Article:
Posted by David Butler on March 19, 2006 at 11:07:39:
Nice to see you digging deeper, but again - you want to be sure to keep your mind wide open to the fact that deals don’t happen in a vacuum. The circumstances of each individual deal, including time, location, economic factors, objectives of the respective parties, and other “influencing factors” are always present in the equation for every deal ever closed - regardless of the structure!
Also helpful to realize early on what successful note finders and investors learn to recognize quickly. We really don’t explain to anybody “…what is in their best interest to structure a transaction…” in any particular way.
Instead… we endeavor to find out what the parties’ objectives are; offer the possible solutions we see as being viable alternatives - and let them then explain to us why it is in their best interest to do a deal structure in any particular way!
Again, like all things - the numbers must be subjected to analysis, and also to meeting objectives of the parties to each side of the deal.
But, assuming for the moment, just one scenario:
Hard-Money loan @ 100% LTV, with points rolled in, interest only, all due in one year (not always easy to get for many folks, but easy enough for enough folks that we’ll use that structure here).
So… with our $60,000 HML, with points rolled in (using 3% here); we’ll have a total loan balance of $61,855.67, with interest-only monthly payments of $773.20 @ 15%; with a total 12-month cost of $10,360.87 ($8,505.20 interest, plus $1,855.67 in points).
Going the seller-financed route, we give the seller a note for $66,000, paid interest-only at $550 per month at 10% interest; with a total 12-month cost of $12,050 ($6,050 interest, plus $6,000 in note premium).
In the above scenario, the “spread” in costs is $1,689 between the apparently cheaper HML, and what turns out to be the more expensive seller-financed note, in terms of total costs. But now several things to consider:
In THIS scenario, seller’s objectives are moot - he winds up with his $60,000 cash at closing, either way.
We’ll assume too that we’ve met the note investor’s objectives as well, in that he is willing to accept an ROI yield of 19.30% on this particular deal. Given the relatively short time frame, this compares somewhat favorably to the HML’s 17.13% APR (effective rate) for the LOAN SCENARIO described above.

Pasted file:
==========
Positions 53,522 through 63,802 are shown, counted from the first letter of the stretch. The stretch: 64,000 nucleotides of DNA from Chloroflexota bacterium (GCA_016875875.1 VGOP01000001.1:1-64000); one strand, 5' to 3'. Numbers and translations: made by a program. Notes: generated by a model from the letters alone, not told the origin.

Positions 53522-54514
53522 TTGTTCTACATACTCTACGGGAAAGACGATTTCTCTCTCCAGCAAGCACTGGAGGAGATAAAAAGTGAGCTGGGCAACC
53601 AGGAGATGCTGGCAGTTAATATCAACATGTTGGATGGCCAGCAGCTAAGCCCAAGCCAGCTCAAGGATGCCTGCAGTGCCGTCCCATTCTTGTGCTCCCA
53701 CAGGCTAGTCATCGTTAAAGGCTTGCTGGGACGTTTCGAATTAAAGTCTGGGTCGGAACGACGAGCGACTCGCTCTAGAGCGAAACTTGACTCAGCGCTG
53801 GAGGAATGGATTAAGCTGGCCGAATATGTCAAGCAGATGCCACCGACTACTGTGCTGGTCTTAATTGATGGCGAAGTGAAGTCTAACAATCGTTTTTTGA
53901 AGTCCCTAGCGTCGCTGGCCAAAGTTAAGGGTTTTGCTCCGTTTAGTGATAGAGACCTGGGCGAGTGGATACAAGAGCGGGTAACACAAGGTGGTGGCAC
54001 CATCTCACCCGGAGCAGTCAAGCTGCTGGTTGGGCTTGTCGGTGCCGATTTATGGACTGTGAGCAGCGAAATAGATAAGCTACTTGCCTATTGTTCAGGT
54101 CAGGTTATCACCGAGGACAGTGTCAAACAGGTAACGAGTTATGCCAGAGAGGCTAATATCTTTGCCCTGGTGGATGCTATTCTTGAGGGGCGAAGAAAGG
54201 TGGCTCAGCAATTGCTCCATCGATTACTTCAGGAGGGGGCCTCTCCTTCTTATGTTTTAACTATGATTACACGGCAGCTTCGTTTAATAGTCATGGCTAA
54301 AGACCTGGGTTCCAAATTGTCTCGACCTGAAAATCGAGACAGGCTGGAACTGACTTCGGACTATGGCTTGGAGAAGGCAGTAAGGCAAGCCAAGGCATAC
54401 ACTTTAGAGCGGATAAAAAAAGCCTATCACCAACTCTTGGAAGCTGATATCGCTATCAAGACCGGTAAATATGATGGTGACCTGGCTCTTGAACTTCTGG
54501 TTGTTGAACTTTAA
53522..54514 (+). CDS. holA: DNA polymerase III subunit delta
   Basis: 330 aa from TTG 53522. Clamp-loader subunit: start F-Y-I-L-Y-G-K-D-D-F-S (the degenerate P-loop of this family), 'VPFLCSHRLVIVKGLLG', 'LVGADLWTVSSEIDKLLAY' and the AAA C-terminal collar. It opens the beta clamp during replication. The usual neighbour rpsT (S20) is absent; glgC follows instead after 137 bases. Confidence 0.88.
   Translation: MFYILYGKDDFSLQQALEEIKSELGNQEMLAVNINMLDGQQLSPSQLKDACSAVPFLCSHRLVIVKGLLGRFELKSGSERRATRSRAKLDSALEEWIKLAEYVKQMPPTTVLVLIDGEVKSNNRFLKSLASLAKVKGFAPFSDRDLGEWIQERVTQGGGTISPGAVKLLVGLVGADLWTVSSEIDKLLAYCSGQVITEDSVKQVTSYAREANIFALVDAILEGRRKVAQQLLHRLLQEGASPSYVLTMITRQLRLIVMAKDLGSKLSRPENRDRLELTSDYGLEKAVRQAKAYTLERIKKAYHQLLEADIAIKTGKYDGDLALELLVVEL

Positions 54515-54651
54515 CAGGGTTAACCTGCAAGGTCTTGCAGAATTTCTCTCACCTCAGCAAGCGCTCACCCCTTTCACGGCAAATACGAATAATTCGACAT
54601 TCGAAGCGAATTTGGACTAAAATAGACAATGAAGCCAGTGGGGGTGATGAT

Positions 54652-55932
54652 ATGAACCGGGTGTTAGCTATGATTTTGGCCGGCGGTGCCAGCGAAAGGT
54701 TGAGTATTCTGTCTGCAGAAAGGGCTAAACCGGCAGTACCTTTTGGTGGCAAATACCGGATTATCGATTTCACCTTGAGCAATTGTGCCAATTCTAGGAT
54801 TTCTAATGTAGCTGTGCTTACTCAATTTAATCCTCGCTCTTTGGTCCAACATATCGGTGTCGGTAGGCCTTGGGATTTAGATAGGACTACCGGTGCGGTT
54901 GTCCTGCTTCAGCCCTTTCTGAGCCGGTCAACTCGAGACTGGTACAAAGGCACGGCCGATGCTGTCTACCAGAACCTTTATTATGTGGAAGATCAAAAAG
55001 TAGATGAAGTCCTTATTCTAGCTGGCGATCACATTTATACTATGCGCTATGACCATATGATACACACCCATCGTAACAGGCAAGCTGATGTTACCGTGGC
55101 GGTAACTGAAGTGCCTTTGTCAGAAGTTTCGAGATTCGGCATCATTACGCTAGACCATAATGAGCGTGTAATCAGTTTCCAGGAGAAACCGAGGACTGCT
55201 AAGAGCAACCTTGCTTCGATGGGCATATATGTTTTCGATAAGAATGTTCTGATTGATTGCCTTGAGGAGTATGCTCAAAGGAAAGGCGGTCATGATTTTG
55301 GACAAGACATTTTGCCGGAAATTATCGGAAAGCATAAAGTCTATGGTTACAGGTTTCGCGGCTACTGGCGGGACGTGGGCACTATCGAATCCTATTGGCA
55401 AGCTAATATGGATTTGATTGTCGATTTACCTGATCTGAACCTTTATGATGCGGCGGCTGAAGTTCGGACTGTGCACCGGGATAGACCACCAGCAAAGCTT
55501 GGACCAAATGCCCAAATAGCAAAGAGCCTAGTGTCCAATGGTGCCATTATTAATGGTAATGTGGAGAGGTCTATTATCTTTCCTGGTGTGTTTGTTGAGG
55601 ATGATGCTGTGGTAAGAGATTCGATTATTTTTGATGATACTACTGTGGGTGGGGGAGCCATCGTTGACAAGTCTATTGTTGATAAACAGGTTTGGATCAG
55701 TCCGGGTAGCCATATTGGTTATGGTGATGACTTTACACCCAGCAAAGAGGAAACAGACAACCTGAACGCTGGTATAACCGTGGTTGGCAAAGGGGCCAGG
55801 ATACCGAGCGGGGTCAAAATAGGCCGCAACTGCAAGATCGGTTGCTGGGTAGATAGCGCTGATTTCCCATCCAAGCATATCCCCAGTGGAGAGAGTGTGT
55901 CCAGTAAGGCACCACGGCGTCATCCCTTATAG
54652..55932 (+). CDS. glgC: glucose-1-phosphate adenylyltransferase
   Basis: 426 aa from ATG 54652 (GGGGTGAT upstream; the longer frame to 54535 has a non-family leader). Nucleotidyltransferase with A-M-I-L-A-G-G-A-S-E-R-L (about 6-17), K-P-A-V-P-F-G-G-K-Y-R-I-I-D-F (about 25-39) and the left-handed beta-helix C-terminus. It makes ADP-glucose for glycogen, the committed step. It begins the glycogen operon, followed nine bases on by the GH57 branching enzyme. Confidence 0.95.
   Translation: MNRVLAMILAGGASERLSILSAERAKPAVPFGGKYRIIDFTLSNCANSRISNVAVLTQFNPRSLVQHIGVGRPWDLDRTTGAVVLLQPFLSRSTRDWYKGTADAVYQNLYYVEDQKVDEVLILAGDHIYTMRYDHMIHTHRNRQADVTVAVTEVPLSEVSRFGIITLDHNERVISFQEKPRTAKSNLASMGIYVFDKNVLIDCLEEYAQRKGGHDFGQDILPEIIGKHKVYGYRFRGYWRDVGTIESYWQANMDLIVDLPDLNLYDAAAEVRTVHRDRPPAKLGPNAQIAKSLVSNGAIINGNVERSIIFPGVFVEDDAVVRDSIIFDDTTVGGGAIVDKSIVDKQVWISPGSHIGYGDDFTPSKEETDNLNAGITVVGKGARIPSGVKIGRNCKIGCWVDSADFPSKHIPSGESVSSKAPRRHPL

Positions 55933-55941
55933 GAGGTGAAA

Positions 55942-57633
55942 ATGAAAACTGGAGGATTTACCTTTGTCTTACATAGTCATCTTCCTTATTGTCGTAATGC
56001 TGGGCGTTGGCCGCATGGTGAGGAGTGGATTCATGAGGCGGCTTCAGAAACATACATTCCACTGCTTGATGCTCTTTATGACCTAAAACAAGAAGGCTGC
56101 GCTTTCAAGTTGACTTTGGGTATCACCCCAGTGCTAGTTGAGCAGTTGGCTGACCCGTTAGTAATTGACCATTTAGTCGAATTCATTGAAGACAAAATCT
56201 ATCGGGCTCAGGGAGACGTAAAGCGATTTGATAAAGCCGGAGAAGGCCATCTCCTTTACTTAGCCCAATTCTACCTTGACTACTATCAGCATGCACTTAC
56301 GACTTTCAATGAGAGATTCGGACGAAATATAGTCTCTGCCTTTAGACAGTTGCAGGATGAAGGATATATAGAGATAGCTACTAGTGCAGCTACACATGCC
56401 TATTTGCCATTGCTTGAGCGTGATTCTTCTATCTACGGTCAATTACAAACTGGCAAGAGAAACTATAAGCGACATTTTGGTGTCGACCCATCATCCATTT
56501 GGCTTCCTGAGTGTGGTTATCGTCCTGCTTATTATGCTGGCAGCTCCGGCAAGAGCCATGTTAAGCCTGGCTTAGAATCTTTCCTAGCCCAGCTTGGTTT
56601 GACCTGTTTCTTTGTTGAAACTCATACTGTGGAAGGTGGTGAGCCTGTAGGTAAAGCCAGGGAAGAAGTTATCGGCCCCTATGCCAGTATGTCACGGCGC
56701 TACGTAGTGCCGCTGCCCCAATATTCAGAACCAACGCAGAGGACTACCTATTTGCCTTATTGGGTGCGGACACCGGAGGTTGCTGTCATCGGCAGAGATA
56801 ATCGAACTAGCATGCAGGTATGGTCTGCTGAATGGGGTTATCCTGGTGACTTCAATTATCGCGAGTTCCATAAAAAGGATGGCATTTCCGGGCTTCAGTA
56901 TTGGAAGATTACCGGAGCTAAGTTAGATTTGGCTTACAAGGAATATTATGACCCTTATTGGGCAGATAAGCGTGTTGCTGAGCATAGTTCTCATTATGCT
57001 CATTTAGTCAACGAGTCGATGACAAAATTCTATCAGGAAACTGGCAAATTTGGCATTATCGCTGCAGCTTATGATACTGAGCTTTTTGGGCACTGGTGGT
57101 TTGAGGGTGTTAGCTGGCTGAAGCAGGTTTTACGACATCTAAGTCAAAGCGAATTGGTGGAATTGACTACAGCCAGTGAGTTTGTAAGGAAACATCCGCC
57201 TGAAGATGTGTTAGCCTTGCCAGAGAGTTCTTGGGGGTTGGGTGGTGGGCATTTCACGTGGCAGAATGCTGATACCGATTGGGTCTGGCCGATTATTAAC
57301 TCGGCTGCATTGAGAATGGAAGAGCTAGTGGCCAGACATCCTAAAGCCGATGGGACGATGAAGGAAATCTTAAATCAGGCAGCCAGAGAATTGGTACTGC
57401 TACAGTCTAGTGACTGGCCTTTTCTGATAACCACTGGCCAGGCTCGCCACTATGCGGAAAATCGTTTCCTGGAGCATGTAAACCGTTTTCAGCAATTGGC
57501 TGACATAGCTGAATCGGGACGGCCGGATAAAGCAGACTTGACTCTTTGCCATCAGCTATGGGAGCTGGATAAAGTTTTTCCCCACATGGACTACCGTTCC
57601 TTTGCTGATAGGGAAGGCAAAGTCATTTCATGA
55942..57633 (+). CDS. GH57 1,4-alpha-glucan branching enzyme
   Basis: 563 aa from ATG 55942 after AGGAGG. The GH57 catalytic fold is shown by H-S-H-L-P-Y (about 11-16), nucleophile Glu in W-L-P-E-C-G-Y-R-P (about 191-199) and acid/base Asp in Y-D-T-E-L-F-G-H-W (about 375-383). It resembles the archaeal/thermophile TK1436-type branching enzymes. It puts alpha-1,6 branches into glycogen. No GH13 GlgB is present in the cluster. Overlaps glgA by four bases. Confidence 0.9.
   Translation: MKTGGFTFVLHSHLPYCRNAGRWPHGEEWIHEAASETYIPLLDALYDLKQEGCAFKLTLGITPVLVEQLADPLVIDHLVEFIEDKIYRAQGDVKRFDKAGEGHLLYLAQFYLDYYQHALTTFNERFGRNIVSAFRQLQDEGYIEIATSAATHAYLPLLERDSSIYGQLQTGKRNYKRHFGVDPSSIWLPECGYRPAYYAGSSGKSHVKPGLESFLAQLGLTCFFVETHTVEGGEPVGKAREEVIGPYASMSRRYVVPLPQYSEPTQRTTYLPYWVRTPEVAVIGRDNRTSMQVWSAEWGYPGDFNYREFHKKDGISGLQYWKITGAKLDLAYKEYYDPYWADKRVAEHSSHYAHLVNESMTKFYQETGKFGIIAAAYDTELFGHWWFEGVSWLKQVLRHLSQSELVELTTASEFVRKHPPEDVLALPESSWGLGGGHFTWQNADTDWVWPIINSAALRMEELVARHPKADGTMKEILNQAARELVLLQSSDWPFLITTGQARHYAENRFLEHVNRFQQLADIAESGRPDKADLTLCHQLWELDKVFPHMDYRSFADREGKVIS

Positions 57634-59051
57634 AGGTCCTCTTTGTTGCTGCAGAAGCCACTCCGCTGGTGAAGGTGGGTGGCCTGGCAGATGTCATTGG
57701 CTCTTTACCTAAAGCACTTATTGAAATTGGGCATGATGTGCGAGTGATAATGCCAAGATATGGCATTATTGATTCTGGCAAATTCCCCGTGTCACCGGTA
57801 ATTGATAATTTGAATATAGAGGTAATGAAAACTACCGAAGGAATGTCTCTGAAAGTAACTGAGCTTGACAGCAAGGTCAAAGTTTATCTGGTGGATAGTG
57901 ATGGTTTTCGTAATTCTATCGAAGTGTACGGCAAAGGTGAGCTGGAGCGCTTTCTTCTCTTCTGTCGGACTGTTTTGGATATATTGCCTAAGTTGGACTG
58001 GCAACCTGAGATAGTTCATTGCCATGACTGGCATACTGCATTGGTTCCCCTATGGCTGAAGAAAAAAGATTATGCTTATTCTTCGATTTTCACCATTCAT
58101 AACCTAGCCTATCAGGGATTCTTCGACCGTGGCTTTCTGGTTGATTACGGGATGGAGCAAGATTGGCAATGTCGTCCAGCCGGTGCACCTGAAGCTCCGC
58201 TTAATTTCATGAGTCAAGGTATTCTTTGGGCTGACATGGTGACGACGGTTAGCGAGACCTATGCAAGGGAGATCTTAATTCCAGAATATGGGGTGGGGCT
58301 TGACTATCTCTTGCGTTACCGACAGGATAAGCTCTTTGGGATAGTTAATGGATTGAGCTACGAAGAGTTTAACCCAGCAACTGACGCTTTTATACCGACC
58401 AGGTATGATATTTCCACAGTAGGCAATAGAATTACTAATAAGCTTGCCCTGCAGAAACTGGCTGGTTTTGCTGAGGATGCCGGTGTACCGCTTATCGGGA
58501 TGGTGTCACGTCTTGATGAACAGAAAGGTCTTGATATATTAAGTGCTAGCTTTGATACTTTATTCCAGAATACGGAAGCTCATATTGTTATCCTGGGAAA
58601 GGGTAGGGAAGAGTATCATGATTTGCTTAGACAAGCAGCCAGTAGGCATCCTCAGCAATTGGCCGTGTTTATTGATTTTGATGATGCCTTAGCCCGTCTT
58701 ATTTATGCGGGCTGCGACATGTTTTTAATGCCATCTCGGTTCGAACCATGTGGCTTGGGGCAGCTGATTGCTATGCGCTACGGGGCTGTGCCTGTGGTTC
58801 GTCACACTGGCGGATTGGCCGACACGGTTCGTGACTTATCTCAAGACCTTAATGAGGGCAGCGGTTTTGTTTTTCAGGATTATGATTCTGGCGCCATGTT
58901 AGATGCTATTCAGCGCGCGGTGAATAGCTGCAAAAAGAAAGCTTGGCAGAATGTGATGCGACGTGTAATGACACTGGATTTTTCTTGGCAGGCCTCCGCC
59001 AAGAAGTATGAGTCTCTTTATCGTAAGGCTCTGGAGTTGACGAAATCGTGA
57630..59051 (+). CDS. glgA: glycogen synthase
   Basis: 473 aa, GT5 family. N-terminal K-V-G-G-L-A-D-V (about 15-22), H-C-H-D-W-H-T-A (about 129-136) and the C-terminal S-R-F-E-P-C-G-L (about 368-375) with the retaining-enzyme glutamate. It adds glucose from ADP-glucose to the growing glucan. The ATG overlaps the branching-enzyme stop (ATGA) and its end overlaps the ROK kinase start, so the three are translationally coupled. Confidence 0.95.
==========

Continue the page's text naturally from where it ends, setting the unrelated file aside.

So RE buyer/Payor’s objectives are what’s left here. One obvious potential “benefit” on a short term basis is that the seller-financed note AS DESCRIBED IN THE ABOVE SCENARIO is payable at $550 per month; versus the $773.20 monthly payment described for the Subject HML. Is this $223.20 savings in monthly holding costs a benefit for you on THIS deal? Maybe, maybe not! Only you (or the rehabber if it isn’t you) can ultimately that.
But keeping in mind that Mike wrote his course for a broader audience, it could very well be that this particular deal structure described above is just the ticket for another rehabber. Or a variation thereto, as Mike pointed out in his initial response.
Same thing for a novice just starting out who might be facing an HML in HIS AREA - where the best he can do on an HML is say, $50,000, with 5 points, 18% interest payable monthly and all due in six months.
What if THAT HML requires that points are paid up front? What if the buyer/Payor is not comfortable with only having six months to repay the HML? In fact, what if he knows that only having a six month fuse on his particular deal could blow the whole thing up in his face? What about any other “what if’s” you can think up?!?
As I touched on briefly in my previous response - and in much depth in many related types of posts where we address the need for identifying the objectives of the parties (as have Mike, John Behle, Terry Vaughan, and other contributors over the years) - skilled usage of seller-financing is simply one more tool in your CREI and/or note-finding toolbox.
The circumstances of each deal, and the objectives of the individual parties to THAT deal, at THAT point in time - dictate what structure the deal is going to take at the end of the day.
Hope that helps further, and again, best wishes for your success!
David P. Butler